A great way to jump start this is to create a success board for members to record when they have reached a personal goal. Post the achievements each week on social media or in a prominent place within your gym.
Help members set SMART goals
Work with your members on setting “SMART” goals; Specific, Measurable, Attainable, Relevant, & Time-based. Establishing clearly defined goals helps members get the most out of their experience and keeps them focused on the things that will allow them reach those goals. Determine the kind of goal for each member, whether it is performance, process or outcome-based. This blog post by Susan Sotir, Cybex Education Specialist, offers detailed descriptions of these types of goals and how to set them.
Also encourage members to map out key milestones on the way to their bigger goals. For example, losing 50 pounds is difficult to reach, but breaking it up into smaller milestones makes it less overwhelming and seemingly easier to achieve.
Use encouraging language
Personal trainers are essentially fitness coaches, experts sought to help people with their fitness plans. Simple positioning of these experts allows a mind shift, as "coaching" implies an elevated experience that is engaging and beneficial because it feels like you’re working together toward a common goal. Whereas, "training" may feel more like a chore, or something that members are being “made” to do. A simple shift in language or word choice may be all it takes for the dialogue to become more productive between your trainers and clients, as well as change the attitude of all of your clients.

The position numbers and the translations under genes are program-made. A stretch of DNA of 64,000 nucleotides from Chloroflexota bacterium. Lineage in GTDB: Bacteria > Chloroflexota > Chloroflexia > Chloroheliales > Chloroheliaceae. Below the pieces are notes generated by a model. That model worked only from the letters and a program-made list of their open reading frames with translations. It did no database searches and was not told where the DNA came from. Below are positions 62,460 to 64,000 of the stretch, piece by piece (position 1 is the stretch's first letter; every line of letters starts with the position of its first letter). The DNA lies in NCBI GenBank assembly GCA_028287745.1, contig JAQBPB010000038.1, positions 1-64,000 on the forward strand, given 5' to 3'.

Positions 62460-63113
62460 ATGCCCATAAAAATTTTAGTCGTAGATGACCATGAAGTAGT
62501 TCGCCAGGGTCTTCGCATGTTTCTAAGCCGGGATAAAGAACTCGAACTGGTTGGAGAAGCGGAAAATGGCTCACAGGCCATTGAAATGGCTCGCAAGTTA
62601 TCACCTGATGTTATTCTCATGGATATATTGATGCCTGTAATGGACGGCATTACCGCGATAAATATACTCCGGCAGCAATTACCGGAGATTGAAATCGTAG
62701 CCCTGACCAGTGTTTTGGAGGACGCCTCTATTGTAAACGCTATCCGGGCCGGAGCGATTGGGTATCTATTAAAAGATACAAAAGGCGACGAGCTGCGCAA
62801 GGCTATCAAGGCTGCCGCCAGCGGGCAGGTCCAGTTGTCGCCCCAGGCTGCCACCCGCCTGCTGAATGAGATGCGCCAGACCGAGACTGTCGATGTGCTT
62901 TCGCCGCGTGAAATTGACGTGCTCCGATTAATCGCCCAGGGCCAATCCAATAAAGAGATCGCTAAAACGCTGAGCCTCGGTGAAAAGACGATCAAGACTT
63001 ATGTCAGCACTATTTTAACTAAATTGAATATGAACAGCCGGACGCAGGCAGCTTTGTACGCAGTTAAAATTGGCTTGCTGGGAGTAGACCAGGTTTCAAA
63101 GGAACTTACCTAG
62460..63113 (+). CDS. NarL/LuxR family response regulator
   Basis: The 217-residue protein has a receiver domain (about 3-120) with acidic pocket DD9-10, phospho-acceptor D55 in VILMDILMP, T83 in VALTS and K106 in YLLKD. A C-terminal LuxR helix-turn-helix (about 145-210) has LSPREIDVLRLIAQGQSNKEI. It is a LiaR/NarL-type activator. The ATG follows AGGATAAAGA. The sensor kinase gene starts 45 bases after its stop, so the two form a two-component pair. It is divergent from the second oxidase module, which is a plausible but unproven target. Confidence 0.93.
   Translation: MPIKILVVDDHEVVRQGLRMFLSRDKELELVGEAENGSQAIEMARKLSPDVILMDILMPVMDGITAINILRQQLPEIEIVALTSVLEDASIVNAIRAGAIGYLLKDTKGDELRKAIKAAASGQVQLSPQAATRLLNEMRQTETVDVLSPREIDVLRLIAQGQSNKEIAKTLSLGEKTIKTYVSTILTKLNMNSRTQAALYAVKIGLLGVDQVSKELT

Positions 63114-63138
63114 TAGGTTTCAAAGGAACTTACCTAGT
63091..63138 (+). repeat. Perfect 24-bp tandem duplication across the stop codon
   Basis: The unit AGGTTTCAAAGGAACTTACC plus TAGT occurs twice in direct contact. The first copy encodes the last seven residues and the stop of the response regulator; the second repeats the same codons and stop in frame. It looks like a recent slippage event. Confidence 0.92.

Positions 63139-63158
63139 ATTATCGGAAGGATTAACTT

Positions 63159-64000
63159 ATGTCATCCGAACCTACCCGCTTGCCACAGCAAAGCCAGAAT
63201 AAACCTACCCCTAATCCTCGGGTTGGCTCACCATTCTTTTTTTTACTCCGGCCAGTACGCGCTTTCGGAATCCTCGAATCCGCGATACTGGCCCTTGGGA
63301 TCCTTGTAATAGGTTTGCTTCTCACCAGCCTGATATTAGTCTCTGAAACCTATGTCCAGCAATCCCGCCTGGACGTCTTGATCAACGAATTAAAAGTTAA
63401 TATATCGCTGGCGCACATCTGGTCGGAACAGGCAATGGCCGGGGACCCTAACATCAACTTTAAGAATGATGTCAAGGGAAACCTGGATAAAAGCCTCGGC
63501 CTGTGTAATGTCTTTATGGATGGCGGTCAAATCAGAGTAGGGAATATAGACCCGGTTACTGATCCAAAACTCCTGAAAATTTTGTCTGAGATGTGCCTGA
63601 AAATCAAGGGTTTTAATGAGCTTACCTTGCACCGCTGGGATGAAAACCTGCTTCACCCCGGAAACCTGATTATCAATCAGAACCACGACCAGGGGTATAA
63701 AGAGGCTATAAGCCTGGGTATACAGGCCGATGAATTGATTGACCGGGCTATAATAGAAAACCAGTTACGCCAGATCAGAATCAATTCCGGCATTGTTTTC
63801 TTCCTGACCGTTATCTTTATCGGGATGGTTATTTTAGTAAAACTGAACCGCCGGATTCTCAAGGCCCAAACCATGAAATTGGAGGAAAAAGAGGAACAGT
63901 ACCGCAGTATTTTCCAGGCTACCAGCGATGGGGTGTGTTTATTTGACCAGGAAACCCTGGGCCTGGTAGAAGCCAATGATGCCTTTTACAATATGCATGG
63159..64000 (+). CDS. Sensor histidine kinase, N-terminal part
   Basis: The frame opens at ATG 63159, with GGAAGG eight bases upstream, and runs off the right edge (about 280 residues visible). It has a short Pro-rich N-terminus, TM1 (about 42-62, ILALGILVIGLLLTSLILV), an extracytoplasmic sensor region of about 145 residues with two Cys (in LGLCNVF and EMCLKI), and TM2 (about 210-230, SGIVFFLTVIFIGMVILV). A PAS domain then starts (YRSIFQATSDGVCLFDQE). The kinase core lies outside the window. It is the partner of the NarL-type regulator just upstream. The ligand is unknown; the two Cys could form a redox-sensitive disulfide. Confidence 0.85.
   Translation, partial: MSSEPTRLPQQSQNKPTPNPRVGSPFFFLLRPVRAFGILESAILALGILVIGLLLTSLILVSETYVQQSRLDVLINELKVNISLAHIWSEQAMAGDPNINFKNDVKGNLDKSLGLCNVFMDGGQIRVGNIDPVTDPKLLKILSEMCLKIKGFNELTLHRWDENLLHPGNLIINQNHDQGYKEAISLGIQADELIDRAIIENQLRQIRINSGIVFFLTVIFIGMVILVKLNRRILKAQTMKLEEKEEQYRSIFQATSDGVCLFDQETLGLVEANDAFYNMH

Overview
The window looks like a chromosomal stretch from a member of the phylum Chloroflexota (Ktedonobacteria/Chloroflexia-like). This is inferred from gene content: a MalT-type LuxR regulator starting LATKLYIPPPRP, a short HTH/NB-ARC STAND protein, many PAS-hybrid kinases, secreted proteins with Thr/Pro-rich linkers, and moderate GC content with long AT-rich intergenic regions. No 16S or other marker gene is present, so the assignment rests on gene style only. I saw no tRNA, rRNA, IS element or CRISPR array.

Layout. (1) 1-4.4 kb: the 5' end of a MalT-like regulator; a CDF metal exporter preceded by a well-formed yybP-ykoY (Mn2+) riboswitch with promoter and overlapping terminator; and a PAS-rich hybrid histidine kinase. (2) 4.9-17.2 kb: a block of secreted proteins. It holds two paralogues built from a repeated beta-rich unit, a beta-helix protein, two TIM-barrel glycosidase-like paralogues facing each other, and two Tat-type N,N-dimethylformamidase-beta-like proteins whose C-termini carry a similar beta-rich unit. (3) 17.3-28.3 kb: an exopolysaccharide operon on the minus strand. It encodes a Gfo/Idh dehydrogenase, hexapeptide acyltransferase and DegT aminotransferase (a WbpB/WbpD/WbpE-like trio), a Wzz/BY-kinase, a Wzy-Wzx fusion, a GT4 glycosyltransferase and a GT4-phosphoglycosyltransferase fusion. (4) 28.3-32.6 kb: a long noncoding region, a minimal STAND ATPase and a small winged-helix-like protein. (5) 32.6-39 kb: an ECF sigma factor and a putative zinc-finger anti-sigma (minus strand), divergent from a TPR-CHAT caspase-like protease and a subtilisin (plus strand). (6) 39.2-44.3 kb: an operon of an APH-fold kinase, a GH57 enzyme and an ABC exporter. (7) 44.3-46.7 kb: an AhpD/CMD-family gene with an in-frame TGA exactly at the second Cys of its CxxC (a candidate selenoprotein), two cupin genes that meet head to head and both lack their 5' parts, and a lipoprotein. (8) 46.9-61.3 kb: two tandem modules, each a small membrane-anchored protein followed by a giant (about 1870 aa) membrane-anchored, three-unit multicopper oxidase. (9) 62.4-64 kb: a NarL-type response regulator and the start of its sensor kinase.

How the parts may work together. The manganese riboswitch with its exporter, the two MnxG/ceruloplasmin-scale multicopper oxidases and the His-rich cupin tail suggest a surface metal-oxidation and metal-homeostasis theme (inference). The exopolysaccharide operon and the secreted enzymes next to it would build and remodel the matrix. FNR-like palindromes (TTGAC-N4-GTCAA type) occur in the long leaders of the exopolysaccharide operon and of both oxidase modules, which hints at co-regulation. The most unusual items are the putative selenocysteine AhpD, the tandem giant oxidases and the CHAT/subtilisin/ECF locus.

Teach not tell
Give a man a fish he eats for a day. Teach a man to fish and he eats for a lifetime. Providing simple and clear explanations of why trainers are asking members to perform certain movements helps to not only inform, but also build the trainers’ credibility with clients and form a trusted bond.
To do this, educate in small, appropriate doses, respectfully treating clients as students - know where they are in their learning level and build their knowledge gradually based on their interest, not your knowledge.
Education provides empowerment, and armed with the right tools, techniques and knowledge, your members should be able to share their plans and information with others, thus helping them and recruiting others as your brand ambassadors for success.
So, how do you know this is working? Review your membership retention, referrals and renewal rates in a 6-month period and note the changes from when you started on your journey to increased member engagement.
Also, listen for member feedback and keep the lines of dialogue open – being responsive on a timely basis to their input. Pretty soon, you will be on your way to fostering the community of happy and engaged members who share their positive experience with others, and in turn, grow your business.
Get training for your staff
The Cybex Research Institute offers CECs for your staff and trainers, giving them the tools to be more effective resources for your members. Learn more by clicking below.
*Sources: International Health, Racquet and Sportsclub Association, Men’s Health